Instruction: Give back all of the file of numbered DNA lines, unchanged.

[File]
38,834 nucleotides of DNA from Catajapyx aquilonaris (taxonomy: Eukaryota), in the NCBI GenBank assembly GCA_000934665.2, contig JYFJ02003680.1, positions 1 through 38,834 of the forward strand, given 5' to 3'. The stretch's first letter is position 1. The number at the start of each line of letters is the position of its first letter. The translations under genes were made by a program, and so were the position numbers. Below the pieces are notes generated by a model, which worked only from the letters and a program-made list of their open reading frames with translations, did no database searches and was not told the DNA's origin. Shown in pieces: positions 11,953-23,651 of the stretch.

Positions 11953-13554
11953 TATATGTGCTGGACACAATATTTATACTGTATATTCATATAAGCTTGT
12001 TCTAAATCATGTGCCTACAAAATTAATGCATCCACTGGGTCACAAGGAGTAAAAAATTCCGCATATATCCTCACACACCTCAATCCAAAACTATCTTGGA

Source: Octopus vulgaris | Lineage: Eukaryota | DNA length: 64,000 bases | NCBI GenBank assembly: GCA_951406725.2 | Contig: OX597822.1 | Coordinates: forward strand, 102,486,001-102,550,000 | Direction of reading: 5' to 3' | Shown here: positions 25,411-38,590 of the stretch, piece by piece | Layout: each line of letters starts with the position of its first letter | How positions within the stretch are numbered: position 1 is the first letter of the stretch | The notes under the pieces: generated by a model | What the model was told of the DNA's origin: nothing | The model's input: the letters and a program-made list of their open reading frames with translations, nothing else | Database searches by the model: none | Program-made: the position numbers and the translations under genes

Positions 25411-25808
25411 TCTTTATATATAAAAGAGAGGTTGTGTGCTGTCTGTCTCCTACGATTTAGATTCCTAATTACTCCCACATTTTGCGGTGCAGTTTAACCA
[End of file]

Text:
38,834 nucleotides of DNA from Catajapyx aquilonaris (taxonomy: Eukaryota), in the NCBI GenBank assembly GCA_000934665.2, contig JYFJ02003680.1, positions 1 through 38,834 of the forward strand, given 5' to 3'. The stretch's first letter is position 1. The number at the start of each line of letters is the position of its first letter. The translations under genes were made by a program, and so were the position numbers. Below the pieces are notes generated by a model, which worked only from the letters and a program-made list of their open reading frames with translations, did no database searches and was not told the DNA's origin. Shown in pieces: positions 11,953-23,651 of the stretch.

Positions 11953-13554
11953 TATATGTGCTGGACACAATATTTATACTGTATATTCATATAAGCTTGT
12001 TCTAAATCATGTGCCTACAAAATTAATGCATCCACTGGGTCACAAGGAGTAAAAAATTCCGCATATATCCTCACACACCTCAATCCAAAACTATCTTGGA

Source: Octopus vulgaris | Lineage: Eukaryota | DNA length: 64,000 bases | NCBI GenBank assembly: GCA_951406725.2 | Contig: OX597822.1 | Coordinates: forward strand, 102,486,001-102,550,000 | Direction of reading: 5' to 3' | Shown here: positions 25,411-38,590 of the stretch, piece by piece | Layout: each line of letters starts with the position of its first letter | How positions within the stretch are numbered: position 1 is the first letter of the stretch | The notes under the pieces: generated by a model | What the model was told of the DNA's origin: nothing | The model's input: the letters and a program-made list of their open reading frames with translations, nothing else | Database searches by the model: none | Program-made: the position numbers and the translations under genes

Positions 25411-25808
25411 TCTTTATATATAAAAGAGAGGTTGTGTGCTGTCTGTCTCCTACGATTTAGATTCCTAATTACTCCCACATTTTGCGGTGCAGTTTAACCA